Nina-Sophia Miralles is harshly critical of the edition guest-edited by Meghan Markle, but she adds that Enninful and Markle share the same ‘woke’ tone which has become a staple of the new Vogue.
What seems certain never to change is the tempers, tantrums and tears that have always been part of the magazine’s history. Even Wintour was not immune to the hostile atmosphere: in her early days at Vogue, contemporaries recall her crying on the phone to her future husband, a child psychiatrist who ‘behaved more like her personal life coach than a lover’.
When she first joined, the then editor Grace Mirabella asked her what job she wanted. ‘Yours,’ replied Wintour.
Ambition brings great rewards, but it can come at a cost, too, as this enthralling history reveals.
Readers are taken on a journey through three centuries and two World Wars, describing the magazine’s publishers and editors from the fearsome Edna Woolman Chase to her modern incarnation in Anna Wintour. The interplay between creativity and commerce and the way different editors forged their own agendas is skilfully outlined. More importantly, Glossy shows how Vogue survived many rocky periods, how a luxury magazine represented the changing role of women through the decades, how editors responded to the world around them, and the magazine’s relevance or otherwise in today’s turbulent times.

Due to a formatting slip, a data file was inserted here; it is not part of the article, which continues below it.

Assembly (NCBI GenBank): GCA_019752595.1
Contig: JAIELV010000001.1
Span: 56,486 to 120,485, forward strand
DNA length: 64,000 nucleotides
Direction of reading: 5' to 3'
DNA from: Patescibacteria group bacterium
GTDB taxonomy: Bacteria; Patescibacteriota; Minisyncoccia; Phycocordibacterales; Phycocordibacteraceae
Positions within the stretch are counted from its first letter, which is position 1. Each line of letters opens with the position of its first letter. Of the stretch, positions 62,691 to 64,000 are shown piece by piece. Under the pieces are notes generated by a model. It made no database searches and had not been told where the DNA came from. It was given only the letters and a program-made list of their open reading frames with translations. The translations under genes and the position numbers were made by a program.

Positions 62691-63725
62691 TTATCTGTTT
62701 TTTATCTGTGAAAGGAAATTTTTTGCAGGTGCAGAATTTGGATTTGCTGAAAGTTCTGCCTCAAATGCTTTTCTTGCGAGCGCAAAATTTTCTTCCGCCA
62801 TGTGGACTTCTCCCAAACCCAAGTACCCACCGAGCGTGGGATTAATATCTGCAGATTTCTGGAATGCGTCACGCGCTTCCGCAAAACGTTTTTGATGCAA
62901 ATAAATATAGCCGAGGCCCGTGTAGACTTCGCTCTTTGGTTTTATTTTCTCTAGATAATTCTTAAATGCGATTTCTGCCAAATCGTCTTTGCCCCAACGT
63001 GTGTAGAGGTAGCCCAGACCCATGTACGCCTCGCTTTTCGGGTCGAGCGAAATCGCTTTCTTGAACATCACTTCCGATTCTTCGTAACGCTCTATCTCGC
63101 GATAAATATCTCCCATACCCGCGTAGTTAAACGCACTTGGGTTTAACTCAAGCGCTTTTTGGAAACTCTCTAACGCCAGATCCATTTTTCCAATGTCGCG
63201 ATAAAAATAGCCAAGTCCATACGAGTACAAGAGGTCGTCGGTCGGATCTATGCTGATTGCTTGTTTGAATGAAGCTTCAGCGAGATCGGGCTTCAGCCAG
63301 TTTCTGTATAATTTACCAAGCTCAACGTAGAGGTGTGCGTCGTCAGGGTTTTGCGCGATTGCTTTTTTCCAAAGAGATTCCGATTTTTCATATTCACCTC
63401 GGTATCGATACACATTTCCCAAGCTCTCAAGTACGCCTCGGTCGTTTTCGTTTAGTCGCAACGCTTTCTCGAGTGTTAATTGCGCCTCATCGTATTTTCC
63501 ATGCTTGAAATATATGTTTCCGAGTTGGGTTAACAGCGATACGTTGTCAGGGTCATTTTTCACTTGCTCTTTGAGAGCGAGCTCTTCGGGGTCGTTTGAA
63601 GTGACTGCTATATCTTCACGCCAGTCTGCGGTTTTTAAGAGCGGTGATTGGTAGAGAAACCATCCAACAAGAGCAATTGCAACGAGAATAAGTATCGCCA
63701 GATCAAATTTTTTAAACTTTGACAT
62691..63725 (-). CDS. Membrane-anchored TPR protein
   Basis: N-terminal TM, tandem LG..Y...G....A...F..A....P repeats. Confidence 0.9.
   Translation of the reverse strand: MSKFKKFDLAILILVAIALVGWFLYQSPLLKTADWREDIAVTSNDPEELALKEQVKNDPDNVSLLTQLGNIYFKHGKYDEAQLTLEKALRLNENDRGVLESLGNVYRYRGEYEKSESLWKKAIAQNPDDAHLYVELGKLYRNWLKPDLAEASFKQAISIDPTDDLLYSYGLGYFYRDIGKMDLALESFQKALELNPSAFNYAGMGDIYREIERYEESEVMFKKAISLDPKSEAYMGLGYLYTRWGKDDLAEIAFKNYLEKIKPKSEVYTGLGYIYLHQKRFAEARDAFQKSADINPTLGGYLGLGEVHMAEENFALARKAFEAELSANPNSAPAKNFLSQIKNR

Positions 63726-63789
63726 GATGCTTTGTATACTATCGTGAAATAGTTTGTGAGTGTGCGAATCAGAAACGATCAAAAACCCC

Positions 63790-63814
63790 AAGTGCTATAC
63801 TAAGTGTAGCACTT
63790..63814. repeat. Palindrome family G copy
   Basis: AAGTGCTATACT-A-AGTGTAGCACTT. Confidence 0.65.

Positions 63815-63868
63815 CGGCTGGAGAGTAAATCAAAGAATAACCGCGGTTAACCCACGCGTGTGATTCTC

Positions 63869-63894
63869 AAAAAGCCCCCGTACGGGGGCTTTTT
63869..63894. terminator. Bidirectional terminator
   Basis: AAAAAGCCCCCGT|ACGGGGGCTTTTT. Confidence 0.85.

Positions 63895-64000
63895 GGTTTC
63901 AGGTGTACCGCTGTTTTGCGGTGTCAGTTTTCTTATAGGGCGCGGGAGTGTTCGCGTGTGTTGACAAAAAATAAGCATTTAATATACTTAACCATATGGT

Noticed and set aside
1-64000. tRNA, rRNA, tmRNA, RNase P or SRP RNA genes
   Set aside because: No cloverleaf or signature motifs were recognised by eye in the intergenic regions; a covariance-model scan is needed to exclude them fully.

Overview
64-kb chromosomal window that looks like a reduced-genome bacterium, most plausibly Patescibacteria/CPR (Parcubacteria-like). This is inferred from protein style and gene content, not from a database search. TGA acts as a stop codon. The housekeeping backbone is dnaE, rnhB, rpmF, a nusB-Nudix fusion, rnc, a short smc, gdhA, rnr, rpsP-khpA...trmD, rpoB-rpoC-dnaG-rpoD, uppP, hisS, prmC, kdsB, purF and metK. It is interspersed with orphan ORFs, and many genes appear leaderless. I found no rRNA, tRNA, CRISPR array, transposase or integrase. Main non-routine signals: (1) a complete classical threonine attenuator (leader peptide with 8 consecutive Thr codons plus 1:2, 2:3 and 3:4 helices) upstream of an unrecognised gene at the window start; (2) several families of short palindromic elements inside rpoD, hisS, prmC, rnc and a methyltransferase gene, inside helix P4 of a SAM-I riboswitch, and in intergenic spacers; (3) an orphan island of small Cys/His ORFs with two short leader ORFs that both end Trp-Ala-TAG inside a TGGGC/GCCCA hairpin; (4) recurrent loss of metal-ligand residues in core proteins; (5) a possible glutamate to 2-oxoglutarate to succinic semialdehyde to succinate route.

When Condé Nast publications was bought for $5 million in 1959 by Samuel Newhouse and run by his son Si, it ushered in an era of brutal in-fighting among senior staff and sudden, unceremonious sackings. The editor of French Vogue, who got the chop for wanting to put a black model on the cover, only discovered she had been fired when she went to the accounts department to pick up her pay cheque and was told it was the final one. Nina Sophia Miralles’s admirably researched book takes us through the growing expansion of the Condé Nast empire, with Vogue launches in almost every country you can think of.